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LJ pulls plug on contract; LWC selected

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By Mary Barczak

 LEBANON JUNCTION -- After years of discussion, the plug has been pulled on a water contract.

The Lebanon Junction City Council opted to discontinue its long-standing contract to purchase its drinking water supply from the city of Bardstown.

And the new supplier will be its current back-up utility -- Louisville Water Co.

At the monthly meeting, the group voted to switch entirely to Louisville Water.

“I feel like the future of the city and town are going to be in good shape,” said mayor Butch Sweat.

He said he has been working on this change for about five years now.

Sweat said the maintenance of the Bardstown lines have been costly and that people have been asking for better water pressure.

“Some people already have Louisville Water here and really like it,” he said.

Sweat said they wanted to make the move to go with the new company because the water pressure would be better given they are so close and there is no limit for how much water they can use. 

For example, during a drought, Bardstown could sometimes limit how much water LJ could use he said.

With the move, LJ will lose about 60 customers on Bardstown’s line in Nelson County, but Louisville Water has agreed to compensate the city for those.

The mayor said he hopes they will be able to pay off some more of the FHA loan that they took out to put in the line from Lebanon Junction to Bardstown with the compensation money.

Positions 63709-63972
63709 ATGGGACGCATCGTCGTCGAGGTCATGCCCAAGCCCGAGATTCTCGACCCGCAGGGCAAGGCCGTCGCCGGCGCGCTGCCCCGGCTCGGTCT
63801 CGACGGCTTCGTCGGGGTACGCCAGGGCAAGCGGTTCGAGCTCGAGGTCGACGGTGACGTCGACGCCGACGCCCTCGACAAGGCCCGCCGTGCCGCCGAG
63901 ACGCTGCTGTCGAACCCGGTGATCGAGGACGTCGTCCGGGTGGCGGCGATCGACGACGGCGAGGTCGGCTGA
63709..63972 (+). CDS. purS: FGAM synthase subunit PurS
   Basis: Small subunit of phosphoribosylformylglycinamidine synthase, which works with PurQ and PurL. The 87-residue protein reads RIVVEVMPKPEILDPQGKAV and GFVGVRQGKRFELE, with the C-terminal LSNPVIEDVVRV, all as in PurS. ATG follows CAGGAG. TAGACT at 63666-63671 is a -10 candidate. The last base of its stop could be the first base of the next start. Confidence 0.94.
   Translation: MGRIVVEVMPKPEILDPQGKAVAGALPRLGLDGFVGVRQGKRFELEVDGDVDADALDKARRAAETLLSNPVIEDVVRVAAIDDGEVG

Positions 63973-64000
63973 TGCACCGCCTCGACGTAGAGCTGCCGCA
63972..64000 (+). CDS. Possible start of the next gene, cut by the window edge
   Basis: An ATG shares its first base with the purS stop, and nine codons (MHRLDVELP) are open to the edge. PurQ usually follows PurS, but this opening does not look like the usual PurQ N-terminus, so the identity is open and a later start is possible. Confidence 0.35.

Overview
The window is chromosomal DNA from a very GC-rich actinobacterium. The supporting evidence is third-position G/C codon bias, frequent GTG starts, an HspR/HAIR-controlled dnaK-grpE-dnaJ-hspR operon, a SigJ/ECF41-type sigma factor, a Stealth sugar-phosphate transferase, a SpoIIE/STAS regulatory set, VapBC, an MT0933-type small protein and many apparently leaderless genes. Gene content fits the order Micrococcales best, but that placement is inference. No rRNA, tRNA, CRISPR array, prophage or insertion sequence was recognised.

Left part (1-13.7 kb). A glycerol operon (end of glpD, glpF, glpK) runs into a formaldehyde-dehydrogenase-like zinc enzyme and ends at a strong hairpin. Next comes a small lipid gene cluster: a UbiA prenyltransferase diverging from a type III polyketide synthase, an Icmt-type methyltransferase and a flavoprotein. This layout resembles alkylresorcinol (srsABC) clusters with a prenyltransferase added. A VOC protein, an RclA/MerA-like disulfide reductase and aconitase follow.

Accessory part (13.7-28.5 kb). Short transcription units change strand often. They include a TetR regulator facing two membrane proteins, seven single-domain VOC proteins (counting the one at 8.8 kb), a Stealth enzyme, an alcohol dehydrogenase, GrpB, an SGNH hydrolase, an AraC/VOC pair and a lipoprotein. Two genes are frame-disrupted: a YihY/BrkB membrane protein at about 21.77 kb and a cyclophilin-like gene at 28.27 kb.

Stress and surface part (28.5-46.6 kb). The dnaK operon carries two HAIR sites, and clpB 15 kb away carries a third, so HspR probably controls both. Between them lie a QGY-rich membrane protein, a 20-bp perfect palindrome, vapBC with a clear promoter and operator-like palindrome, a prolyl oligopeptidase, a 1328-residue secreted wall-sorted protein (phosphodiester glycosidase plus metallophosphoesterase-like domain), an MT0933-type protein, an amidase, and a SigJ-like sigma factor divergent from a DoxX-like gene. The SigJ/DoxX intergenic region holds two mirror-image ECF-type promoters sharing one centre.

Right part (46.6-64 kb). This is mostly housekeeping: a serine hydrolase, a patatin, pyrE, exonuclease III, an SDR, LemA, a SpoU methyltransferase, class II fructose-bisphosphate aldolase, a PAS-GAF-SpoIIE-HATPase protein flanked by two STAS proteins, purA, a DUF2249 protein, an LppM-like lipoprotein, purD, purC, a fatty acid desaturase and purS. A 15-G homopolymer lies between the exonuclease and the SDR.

. Currently the city still owes about $170,000 on it.In 1989, LJ entered into a water contract with Bardstown. It was set to expire in 2024.Bardstown Mayor William Sheckles said ending the water contract between LJ and Bardstown was not a big deal.He said the Bardstown council thought it would help LJ, but it also helps them because now they won’t have to fund an upgrade of the line between the two cities in the future.Sheckles said Bardstown will absorb those 67 customers that LJ lost in the process so the income will still be about the same.Presently, the city attorney Mark Edison is drawing up the final paperwork to be signed by Sweat and Sheckles.Other items that were discussed at the meeting:The state recently replaced the bridge on Highway 434 but has not installed handrails yet. Some of the councilmembers voiced concern that people might fall with it being a high trafficked area. The mayor said caution tape has been put up around the bridge. He said the state has not given him a timeline as to when they will complete the rails.Jenny Estepp, executive director of the Bullitt County Chamber of Commerce, visited the meeting to introduce herself to the council and ask them to attend the ribbon cutting for Main Street Treasures on August 16 at 11 a.m. “We really want to get Bullitt County connected and get better business growth for everyone,” she said.Sweat said the utilities bill for the community center was a little too high last month and wanted to see about putting a control box on the lights and air conditioning to monitor the usage. “We have to watch where our money goes,” he said. The council agreed with him.There was a first reading for the tax ordinance relating to rates on property and real estate. Sweat said they generally try to keep the rates in sync with what the state calculates. Edison said he should have those estimates to the council in Septemeber.The mayor mentioned that insurance for Old Fashioned Day was going to be due soon and asked the Old Fashioned Days committee to check into the cost.LJ Fire Chief Mark Shumaker Jr. told the council that the Shepherdsville Fire Department wants to donate a fire engine to them. He said it does have some items that need to be fixed, but it passed all of the tests. “I want to bring it down here and replace one of the ones we have here,” he said. Shumaker suggested the surplus truck then be donated to the Boston Fire Department. Councilmember Allie Phillips voiced some concern about where the truck would fit at the station. She said she thought the new truck would not fit in the left bay, where Shumaker said he was going to place it, because the turn is too sharp. “I’d ask you to tell the mayor and council when you’re going to drive the truck in so we can come and see,” she said. The council approved Shumaker’s request to accept the truck if he can get it to fit in the bay without destroying the building and approved donation of the white fire engine to Boston once rights are secured on paper for the donated one.Councilmember Mark Shumaker Sr. asked the council to consider creating an ordinance restricting the carrying of guns in town especially around children. “I’m worried about saving the children,” he said. “All it takes is one little rock to take the bullet where it needs to go.”  Councilmember Tim Sanders told Shumaker Sr. that he did not think it was right to put a restriction on people especially those who are responsible hunters and attend safety classes. The city attorney explained that the council cannot restrict someone’s ability to carry into a city building or anywhere else, but said he would try to draw up a related ordinance and present it to the council soon.The next meeting will be on Sept. 3 at 7 p.m. due to the holiday. The public is invited to attend.